Here come the Judge.
Time to break out that old catchphrase — grammatically iffy — that was all the rage in the Sixties, popularized by the TV sketch comedy “Laugh-In.” It’s thoroughly applicable now that Yankee outfielder Aaron Judge, just short of baseball season’s halfway mark, is on pace to out-do Roger Maris’ 61 homers in 1961.
Hear ye, hear ye.
Judge hit his 29th home run on June 29, and this advance on Maris’ mark is significant because there are baseball connoisseurs who contend that Maris still holds the true single-season home run record. The argument is that Barry Bonds (who hit 73 in 2001), Mark McGwire (70 in 1998 and 65 in ’99), and Sammy Sosa (63 in ’98 and 66 in ’99), all were tainted by doping, leaving Maris as “legitimate” holder of the sport’s sexiest accomplishment.
Personal flashback: At an eighth-grade graduation party in suburban Los Angeles in June of 1961, several of us awkward 14-year-old boys became easily distracted from pool activities and hesitant attempts to dance with the young lasses because of a transistor-radio news bulletin: Roger Maris had just hit another homer against the local expansion team, the Los Angeles Angels.
At the time, the hallowed standard of 60 homers, set by the mythical Babe Ruth, had been around for 33 years. The closest anyone had come to Ruth over that span were the 58 each by Jimmie Foxx in 1932 and Hank Greenberg in ’38. That Maris and his Yankee teammate Mickey Mantle became engaged in a neck-and-neck chase to challenge that mark was a big deal in 1961, a fascinating rarity.
There have been other such home-run derbies since then, as when McGwire surpassed Maris’ mark 37 years later in 1998 while closely pursued by Sosa. The previous year, in fact, a similar multiple-player quest was afoot, to such an extent that Newsday sent me, mid-summer, to the West Coast in anticipation of a sort of early Louisville Slugger election return.
McGwire, then with the Oakland A’s, and Seattle’s Ken Griffey Jr. both had accumulated more homes in mid-July of ’97 than Maris had at the same point of the ’61 season. So had Tino Martinez of the Yankees. Not that any of them wanted to talk about their possibilities.
“It ain’t a movie,” Griffey said.
Except it was, really. Just as a ruling on Judge is now, though the performers then obviously didn’t know any more about how the plot will unfold than the audience does.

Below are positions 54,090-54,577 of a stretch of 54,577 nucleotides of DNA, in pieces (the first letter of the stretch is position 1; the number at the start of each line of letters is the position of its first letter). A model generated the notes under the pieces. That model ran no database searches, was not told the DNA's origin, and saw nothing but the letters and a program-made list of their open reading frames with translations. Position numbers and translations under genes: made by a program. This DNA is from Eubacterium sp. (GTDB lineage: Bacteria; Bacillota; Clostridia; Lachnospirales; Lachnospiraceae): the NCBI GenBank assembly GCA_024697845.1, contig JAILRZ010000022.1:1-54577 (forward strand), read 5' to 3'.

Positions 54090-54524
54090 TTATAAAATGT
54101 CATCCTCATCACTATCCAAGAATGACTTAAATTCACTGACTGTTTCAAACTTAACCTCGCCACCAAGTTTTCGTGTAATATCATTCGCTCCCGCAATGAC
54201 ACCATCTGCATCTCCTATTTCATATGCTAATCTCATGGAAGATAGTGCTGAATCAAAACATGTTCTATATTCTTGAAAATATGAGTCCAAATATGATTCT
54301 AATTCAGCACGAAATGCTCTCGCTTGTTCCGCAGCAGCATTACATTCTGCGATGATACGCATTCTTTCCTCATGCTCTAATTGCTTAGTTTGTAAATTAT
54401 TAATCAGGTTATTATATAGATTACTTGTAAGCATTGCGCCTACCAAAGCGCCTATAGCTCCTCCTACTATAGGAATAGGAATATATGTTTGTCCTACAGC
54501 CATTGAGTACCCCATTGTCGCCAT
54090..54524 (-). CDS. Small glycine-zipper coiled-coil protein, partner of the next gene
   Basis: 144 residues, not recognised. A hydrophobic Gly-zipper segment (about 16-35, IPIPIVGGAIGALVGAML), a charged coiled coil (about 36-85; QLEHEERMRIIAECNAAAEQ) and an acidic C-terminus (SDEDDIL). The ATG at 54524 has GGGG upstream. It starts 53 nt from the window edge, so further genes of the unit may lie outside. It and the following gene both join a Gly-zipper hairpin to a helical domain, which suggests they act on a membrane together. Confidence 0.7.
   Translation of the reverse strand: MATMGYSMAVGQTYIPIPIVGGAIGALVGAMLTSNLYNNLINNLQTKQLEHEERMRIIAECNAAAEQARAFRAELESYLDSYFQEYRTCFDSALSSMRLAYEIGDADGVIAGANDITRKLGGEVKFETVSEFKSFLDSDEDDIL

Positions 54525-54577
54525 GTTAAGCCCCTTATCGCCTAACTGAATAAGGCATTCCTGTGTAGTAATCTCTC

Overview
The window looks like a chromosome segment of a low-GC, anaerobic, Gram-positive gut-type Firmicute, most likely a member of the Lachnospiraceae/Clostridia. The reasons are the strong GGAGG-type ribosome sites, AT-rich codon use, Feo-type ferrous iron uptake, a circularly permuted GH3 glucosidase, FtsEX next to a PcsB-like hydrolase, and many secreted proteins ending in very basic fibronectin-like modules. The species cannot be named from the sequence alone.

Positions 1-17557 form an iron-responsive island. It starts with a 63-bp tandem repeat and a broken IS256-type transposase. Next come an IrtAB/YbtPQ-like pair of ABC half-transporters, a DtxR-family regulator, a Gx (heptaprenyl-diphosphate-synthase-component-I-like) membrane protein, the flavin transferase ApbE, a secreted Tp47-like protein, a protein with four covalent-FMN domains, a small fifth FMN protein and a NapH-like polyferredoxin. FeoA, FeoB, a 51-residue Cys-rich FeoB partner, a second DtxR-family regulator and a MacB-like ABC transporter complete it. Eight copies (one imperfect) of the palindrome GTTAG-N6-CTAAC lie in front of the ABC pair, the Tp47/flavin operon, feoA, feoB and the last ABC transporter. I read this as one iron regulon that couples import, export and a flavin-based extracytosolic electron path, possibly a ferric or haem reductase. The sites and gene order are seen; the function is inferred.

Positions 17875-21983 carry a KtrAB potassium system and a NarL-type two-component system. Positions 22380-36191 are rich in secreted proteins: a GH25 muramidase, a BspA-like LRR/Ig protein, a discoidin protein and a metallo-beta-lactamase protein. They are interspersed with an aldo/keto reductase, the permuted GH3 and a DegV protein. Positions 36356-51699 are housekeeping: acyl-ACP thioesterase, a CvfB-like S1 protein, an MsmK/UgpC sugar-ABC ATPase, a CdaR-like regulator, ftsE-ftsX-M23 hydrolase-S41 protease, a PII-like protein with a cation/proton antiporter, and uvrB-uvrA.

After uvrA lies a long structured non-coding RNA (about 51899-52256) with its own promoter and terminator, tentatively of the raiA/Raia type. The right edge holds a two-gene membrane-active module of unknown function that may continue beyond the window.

“I know you want me to say something interesting,” Martinez said at the time. “But I’m not thinking about that.”
McGwire then: “It’s going to be tough. Really tough.”
Griffey finished with 56 in ’97, Martinez with 44, McGwire — warming up for his 70 the next year — 58, with the odd twist of having been traded to the St. Louis Cardinals at the end of July.
Sandy Alderson, the A’s general manager at the time, mused just before the trade that, “No, this is not something that happened to Roger Maris. Start with the premise that trading a player within range of Babe Ruth’s home run record wouldn’t even have been thought of in 1961. It wouldn’t even have been in the realm of possibility.”
But Maris wasn’t about to become a free agent. Alderson also noted, just before the trade, that Oakland had played more games than several other teams, so McGwire “could go to another team and end of playing more than 162 games,” which could prompt what Alderson called a “double asterisk if Mark breaks the record.”
Of course that stirred baseball’s numbers crunchers, still fussing over the fact that Maris’ 61 homers came in the first season that the Majors had expanded schedules from 154 to 162 games. What if McGwire got, say, 164 games? (He wound up with 156 for his 58 homers.)
More “ifs” to chew on. In 1932, rainouts before the fifth inning of two games wiped out two Jimmie Foxx homers, leaving him with 58 instead of a Ruth-tying 60. And Foxx later claimed he was gypped out of a dozen other homers that year by hitting a screen above the right-field fence in St. Louis’ old Sportsman Park, keeping the ball in play. That gripe appeared in rare, and difficult to pin down, accounts that surfaced much later.
Anyway, now we have Judge, who decreed after he walloped №29 that a season’s-end total in the 60s “would be something that’s pretty cool. But I think having a ring on my finger at the end of the year would be even better.”
Meanwhile, then, the Judge watch certainly has appealing drama for baseball aficionados — a reason to study daily box scores (thank you, Henry Chadwick, for that invention in 1858) — as well as grist for readers of the stars (the ones in the sky) and planets.
Might there be something to the fact that Ruth, Maris and Judge all were Yankees? Will Newton’s Second Law of Motion somehow apply? Could the pseudoscientific practice of numerology be helpful, since Ruth wore №3, Maris №9 and Judge wears 99? Something called powerfulmystic8.com declares that, “whether the Prophetic Numbers 3’s and 9’s repeatedly appears in dreams, visions, waking life or synchronicities, it is a sign and message that you are on the right path….”
CBS.com recently polled four of its “baseball experts” whether they believed Judge would get to 60 homes. Two said “no,” one “yes” and the other “I hope so.”
Another recurring line from the old “Laugh-In” works pretty well: Sock it to me.